Reducing dengue vector breeding
Results from a multi-country study in Latin America on using a combined environmental and community approach to reducing dengue vector breeding has been published in BMC Infectious Diseases. The study identified the types of containers that breed the most Aedes aegypti mosquitoes that transmit the dengue virus, and best ways to reduce the breeding.
Dengue is an increasingly important public health problem in most Latin American countries and more cost-effective ways of reducing dengue vector densities to prevent transmission are in demand by vector control programs.
The study was conducted simultaneously in 5 countries: Mexico (Acapulco), Colombia (Girardot), Ecuador (Machala), Brazil (Fortaleza) and Uruguay (Salto) from November 2010 to August 2011.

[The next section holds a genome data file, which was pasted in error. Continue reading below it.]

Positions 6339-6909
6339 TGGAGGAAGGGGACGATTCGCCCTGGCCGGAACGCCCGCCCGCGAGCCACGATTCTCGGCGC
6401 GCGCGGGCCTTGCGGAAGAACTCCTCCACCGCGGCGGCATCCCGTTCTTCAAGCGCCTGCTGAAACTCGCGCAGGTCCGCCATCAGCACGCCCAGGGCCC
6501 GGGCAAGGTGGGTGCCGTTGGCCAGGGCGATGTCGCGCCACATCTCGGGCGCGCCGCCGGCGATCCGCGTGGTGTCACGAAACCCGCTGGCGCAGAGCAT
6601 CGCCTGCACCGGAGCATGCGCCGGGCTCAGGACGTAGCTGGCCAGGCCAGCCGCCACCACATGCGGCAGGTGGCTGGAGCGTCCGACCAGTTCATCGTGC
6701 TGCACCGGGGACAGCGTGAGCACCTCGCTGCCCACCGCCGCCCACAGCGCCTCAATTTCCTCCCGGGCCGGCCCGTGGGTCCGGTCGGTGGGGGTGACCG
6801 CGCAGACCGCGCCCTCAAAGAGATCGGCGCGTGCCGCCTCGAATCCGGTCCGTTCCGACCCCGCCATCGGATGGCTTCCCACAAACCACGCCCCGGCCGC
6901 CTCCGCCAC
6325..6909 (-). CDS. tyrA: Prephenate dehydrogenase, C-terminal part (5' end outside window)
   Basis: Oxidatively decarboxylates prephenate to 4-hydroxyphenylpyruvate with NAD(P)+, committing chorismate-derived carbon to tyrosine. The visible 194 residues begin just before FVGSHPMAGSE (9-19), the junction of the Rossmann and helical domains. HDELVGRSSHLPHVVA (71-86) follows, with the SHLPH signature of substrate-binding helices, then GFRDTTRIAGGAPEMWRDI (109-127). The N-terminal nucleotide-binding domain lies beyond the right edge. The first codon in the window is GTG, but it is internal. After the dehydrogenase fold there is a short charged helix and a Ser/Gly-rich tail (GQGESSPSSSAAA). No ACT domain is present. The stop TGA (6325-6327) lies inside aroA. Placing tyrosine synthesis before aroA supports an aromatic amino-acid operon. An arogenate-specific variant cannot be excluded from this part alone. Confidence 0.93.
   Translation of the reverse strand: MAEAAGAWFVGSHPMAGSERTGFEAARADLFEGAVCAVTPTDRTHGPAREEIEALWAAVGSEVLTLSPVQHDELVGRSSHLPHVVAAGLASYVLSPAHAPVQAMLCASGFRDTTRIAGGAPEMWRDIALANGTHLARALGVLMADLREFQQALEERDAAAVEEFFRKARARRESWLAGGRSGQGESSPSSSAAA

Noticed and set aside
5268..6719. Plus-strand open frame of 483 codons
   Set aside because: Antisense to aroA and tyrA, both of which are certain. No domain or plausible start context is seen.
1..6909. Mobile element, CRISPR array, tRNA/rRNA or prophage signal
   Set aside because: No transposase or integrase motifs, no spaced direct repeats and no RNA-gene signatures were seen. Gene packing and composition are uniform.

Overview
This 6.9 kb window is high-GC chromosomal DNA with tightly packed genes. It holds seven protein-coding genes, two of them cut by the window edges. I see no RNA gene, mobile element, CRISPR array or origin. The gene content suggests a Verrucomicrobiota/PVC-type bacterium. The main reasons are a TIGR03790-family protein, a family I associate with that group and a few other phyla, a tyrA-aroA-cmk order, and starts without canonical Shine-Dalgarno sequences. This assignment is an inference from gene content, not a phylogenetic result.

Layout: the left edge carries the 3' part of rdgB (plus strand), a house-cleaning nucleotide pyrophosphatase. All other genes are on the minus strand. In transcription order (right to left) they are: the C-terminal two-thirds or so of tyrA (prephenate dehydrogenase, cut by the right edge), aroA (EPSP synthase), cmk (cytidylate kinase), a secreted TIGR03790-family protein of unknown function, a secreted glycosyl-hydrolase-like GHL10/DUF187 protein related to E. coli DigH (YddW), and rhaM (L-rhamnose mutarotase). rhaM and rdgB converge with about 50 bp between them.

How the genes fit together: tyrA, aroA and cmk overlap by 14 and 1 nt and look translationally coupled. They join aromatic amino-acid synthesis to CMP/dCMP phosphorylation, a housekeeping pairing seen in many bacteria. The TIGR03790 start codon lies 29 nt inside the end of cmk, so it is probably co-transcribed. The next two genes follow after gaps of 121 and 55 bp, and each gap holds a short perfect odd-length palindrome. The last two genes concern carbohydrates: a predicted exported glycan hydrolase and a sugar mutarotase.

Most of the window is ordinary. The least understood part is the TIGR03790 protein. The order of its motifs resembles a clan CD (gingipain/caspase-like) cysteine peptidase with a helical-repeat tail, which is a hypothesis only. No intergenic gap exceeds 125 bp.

The paper is one of several coming out of the TDR eco-bio-social research that began in 2009 in collaboration with the WHO Regional Office for the Americas (PAHO) and funded by the Ecosystem and Human Health Program of the International Development Research Centre (IDRC) of Canada.
For more information, contact:
Johannes Sommerfeld (firstname.lastname@example.org)